Kim's Korner

Kim's Korner

View from Kim’s Korner
Canola: The majority of the winter canola seems to be in good shape. Big enough to survive a reasonable winter, but not so big we have wasted growth. Don’t forget the leaves you see right now are not the leaves the plant will use this spring. Don’t forget to take the opportunity to clean up the field of undesirable plants and go ahead and apply another shot of glyphosate , there will be more unwanted plants coming this spring. Perhaps mid February to mid March before the canola bolts. The Diamond Back Moth larvae was very prevalent this fall and most fields had an insecticide applied, but we still have to watch for a return engagement of this pest this spring, as well as aphids. You’ll also need to apply the remainder of your fertility needs by early spring.

Wheat: I have not seen, nor heard to date, of any significant insect (aphid or worm) threat to our wheat crop. The recent rain has helped us all with this. I still find and get calls on yellowing wheat, and all, thus far, can be attributed to a lack of N at that moment. Nitrogen is very mobile in the soil solution and what came up this summer the recent rains may have moved the N down out of root zone for now. In some instances, if you were light on fall fertility more nitrogen just needs to be applied. There has not been a lot of grass herbicide applied to wheat this fall, and I am sure there is a lot of grass still out there. Grass herbicide is not as effective in the spring as it is when fall applied, but if you have a lot of bromes in your wheat it will almost always pay to spray it even in the early spring. You might check your fields.
If you have Clear Field wheat the window for beneficially spraying the herbicide Beyond twice on your field is rapidly closing. Due to the wet weather a lot of Nov. applications may not have gotten applied and depending on Jan. and Feb. weather (wet &/or cold) the double application may become a single. If that is the case I would recommend applying the maximum per acre rate. If the window of opportunity presents itself I would still go for the two applications, but if not go for the maximum one time rate.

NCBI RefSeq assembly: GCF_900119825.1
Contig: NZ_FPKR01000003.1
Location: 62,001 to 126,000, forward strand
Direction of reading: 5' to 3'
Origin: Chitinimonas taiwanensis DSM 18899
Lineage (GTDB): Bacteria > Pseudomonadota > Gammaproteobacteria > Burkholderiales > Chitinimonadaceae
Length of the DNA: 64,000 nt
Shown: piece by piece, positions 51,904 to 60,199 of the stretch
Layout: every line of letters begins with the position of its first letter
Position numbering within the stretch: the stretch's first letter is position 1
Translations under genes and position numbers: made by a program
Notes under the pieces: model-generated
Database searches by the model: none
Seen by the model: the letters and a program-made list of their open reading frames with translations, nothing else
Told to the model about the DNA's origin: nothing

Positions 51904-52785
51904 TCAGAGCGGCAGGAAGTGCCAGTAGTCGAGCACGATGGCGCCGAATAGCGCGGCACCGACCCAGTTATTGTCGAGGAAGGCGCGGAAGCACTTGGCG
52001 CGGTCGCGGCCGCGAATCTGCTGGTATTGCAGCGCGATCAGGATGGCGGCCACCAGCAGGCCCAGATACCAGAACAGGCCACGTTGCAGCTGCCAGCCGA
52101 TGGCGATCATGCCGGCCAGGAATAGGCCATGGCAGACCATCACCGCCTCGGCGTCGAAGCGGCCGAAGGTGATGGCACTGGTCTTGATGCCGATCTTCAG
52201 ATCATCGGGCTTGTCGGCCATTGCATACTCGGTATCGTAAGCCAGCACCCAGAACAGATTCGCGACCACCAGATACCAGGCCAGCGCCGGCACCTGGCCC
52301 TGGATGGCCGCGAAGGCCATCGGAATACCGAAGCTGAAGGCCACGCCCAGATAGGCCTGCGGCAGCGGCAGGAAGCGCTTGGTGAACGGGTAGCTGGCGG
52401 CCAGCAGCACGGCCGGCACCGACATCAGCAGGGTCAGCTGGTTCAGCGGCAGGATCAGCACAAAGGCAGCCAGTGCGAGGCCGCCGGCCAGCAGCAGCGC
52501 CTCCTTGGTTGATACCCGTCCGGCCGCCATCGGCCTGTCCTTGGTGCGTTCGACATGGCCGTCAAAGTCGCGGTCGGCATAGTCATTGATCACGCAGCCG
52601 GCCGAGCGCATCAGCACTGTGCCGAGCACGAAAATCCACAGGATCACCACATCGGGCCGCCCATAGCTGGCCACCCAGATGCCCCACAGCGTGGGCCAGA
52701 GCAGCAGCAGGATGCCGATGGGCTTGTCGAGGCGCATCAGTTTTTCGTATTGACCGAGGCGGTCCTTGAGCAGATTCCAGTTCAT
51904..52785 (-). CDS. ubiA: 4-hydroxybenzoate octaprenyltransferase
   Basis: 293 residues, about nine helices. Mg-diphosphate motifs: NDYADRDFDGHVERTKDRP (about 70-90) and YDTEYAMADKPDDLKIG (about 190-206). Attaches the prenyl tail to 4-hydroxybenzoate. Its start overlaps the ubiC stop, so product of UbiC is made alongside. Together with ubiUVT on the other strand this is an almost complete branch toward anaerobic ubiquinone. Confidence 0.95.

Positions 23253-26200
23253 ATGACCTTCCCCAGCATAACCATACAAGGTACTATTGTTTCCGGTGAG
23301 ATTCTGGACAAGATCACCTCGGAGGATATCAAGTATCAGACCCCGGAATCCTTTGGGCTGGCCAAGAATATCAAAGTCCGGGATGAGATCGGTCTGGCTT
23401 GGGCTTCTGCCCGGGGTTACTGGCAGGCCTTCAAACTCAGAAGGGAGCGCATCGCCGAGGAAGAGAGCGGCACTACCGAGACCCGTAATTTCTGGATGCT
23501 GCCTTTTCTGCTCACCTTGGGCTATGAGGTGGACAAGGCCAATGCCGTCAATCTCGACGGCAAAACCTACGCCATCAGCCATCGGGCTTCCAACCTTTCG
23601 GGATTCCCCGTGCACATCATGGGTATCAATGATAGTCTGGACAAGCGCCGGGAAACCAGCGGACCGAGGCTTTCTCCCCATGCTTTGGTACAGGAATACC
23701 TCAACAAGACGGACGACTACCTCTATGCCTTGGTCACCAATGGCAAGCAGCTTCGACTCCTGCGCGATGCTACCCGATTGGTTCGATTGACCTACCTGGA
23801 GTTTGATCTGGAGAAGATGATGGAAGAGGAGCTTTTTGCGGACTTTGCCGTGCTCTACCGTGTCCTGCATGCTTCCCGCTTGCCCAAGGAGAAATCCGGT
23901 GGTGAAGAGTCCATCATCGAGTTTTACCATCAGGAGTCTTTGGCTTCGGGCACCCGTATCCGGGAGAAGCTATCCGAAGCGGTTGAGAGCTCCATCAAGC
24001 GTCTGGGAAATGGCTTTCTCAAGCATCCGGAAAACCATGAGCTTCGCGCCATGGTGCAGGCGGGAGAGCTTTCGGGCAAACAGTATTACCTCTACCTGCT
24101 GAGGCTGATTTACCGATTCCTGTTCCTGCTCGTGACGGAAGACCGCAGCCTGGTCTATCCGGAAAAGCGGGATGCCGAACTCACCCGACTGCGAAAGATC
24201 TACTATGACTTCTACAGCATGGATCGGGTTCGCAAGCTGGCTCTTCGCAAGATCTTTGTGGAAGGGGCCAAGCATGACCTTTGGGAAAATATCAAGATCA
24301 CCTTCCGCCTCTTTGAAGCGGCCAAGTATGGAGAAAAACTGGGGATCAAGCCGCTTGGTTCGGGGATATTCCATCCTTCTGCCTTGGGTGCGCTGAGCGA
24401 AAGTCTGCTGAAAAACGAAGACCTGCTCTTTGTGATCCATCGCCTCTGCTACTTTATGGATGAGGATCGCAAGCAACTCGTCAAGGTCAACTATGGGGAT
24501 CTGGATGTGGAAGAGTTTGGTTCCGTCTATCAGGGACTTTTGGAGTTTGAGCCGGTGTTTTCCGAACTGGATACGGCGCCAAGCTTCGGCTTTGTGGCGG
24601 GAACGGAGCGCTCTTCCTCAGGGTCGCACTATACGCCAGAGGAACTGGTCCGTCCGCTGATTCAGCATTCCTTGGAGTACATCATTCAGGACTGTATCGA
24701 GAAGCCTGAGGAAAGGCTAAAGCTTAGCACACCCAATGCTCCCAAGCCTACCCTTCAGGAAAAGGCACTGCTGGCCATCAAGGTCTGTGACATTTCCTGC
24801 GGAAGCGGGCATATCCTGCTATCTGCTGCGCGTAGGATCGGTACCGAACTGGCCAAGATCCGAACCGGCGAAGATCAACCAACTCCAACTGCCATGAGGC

Alfalfa: With the recent replenishment of ground moisture I feel better about an application of a dormancy alfalfa treatment. This treatment should be done in Jan. or early Feb. while alfalfa is dormant. The last two years Alfalfa Weevils have been very hard to kill and the plant itself did not help much probably due in large part to drought. So jump on the little buggers early and often. You can try cheap with a pyrethroid or pay a little more for what has had a little more efficacy the last two years. Either way one time sprays on alfalfa the last two years have seemed to be a thing of the past. There has seemed to be some success with a preventative type spray in the fall or late winter. Not a recommendation but I have seen some interesting examples of this type and as cheap as the pyrethroids are it might be worth a try. You wouldn’t have to save much hay to make it pay.

No comments (Add your own)

Add a New Comment


Comment Guidelines: No HTML is allowed. Off-topic or inappropriate comments will be edited or deleted. Thanks.